“My cures for writer’s block are alarmingly pragmatic and physical. So pragmatic that they arrange themselves in list form! To wit: 1. Get up and walk around. A few years ago, I realized that the solutions to most of my writing problems would come to me in the bathroom. It wasn’t the bathroom itself, of course, that was magic, but the act of getting up from my desk and walking there, getting the blood flowing, and tearing my eyes away from the computer screen. So now, when I’m staring down a huge plot problem, I take a long walk—without a notepad.
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“The very worst times in my life have been marked by silence: times when I wasn’t allowed to write, or couldn’t write, or when language completely failed me. I didn’t write a word, beyond e-mails or Facebook status updates, for nearly two years after I finished graduate school. After I had finished each of my two books, I spent at least six months casting around, writing nothing new. Each time, what finally got me off the block was digging for its root: It wasn’t so much that I couldn’t think of anything new to say, it was that I believed what I had thought of wasn’t any good.
“I do various things to keep the muse going, but mostly, I read, read, read! I make myself the ‘expert’ of the particular form I am attempting. I am a big poetry nerd and proud of it! The history of literature is rich and various. The more rigorous we are in our practice, the more interesting our poems will be.
“In the morning when I walk to work, I try to think up stories for everything I see along the way. Three birds sitting on a bag of trash behind the used record store. A waterlogged ball cap in a parking lot. A turtle gliding past sun-bleached beer cans in the stream that winds its way through downtown. Each has enough story in it to fuel an entire writing career.
"Before Knockemstiff made him famous, my friend Donald Ray Pollock came home from work at the paper mill, rolled a page into his typewriter, and began to copy, word by word, passages by writers he admired. One day Raymond Carver, the next day Cormac McCarthy, the next day Dawn Powell, the next day Larry Brown. This, he told me, was the bulk of his writerly education. Word by word, sentence by sentence, paragraph by paragraph, painstakingly slow, a process not dissimilar to what literary translators do when they bring a work from Japanese into English.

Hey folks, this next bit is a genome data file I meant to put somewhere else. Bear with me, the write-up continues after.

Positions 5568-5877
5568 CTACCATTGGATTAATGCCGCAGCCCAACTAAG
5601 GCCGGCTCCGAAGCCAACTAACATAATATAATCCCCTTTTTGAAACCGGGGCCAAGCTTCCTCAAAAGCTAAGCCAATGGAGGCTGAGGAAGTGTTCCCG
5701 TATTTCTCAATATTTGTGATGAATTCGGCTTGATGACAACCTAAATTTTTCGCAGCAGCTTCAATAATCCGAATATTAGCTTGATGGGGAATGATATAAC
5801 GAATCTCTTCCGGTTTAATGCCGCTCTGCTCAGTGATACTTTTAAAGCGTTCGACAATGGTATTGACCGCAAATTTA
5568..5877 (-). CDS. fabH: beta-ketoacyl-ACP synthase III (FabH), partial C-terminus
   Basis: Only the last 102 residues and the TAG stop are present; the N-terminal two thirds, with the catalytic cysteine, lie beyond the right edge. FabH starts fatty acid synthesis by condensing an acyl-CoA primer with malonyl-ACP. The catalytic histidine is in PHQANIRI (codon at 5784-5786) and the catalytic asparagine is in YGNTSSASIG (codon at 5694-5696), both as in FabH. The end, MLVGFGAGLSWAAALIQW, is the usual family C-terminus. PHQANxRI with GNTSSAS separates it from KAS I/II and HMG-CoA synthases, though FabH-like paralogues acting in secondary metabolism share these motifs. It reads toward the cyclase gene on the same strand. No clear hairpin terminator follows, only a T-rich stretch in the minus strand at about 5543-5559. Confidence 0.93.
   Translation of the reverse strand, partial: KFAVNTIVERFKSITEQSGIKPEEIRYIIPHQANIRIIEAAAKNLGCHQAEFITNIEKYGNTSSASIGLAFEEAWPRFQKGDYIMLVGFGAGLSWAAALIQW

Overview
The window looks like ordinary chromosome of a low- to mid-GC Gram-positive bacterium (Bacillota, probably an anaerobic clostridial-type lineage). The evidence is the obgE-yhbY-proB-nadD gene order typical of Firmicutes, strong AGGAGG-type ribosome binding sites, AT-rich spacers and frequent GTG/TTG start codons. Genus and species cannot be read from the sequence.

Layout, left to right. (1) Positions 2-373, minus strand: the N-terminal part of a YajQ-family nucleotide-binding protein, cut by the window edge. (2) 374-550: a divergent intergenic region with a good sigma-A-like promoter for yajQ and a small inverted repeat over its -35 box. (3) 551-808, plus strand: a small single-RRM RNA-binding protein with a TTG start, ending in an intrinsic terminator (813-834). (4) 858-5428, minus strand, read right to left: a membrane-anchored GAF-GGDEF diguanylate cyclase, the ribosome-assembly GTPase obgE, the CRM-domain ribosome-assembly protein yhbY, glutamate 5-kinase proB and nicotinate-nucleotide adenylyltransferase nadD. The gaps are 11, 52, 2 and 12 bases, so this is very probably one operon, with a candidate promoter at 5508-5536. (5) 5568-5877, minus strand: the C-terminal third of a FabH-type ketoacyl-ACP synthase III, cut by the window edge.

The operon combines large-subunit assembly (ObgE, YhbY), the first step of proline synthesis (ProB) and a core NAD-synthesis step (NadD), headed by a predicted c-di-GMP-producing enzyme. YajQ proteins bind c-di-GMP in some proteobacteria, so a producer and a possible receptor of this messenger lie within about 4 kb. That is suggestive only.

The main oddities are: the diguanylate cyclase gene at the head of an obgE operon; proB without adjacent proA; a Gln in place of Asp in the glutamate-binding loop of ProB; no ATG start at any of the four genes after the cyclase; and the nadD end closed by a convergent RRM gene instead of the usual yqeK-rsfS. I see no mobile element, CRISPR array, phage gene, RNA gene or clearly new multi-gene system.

“Earlier this year while I was finishing my novel, I was reading Dani Shapiro’s wonderful book, Still Writing. I swear every page was like another delicious choice in an intellectual, emotional, and creative buffet. I especially love the section on 'Shimmer,' which is what Shapiro calls the unmistakable, indelible epiphany a writer has when she discovers her subject matter. Shapiro says: ‘We must learn to watch for these moments. To not discount them.
"As both a poet and clinical psychologist with a therapy practice, I tend to lose time in a very cerebral world. Concrete, really physical activities help me emerge from a more linear modality toward an enlivened creativity. I try to immerse myself in things like digging in the garden, exercise, cooking, or art projects like collage. I believe that if we give ourselves over to something wholeheartedly, we enable our art to emerge. Mihaly Csikszentmihalyi has written about creative jumpstarts from the psychological construct of flow: I highly recommend his books.
"Sometimes I do this thing where I convince myself that writing is really hard. I bang my head on the desk. I suffer and moan. When I am being silly and insufferable like this, the only remedy is to listen to the Band. More specifically: to listen to Levon Helm, a man I think of as a kind of patron saint for my writing life. Levon Helm sang 'Ophelia.' He sang a cover of 'Atlantic City' that is better than the Boss's (don't argue, you know it's true). He played the drums like no one's business and a mean mandolin. And he was grinning the whole time he did it.
"At a hotel in West Papua, New Guinea, above my bed in room 104, there hangs a painting. Three horses—cream, chestnut, and honey brown—gallop through pinkish-orange shallows. The sky—of a warmer, flooded world?—is goldenrod. Each horse, though wingless, looks as if it might take flight, especially the white one, who rears up with a pained expression in his eyes and bares his baby teeth. All three have steeled themselves, are focused—on what? What lies ahead?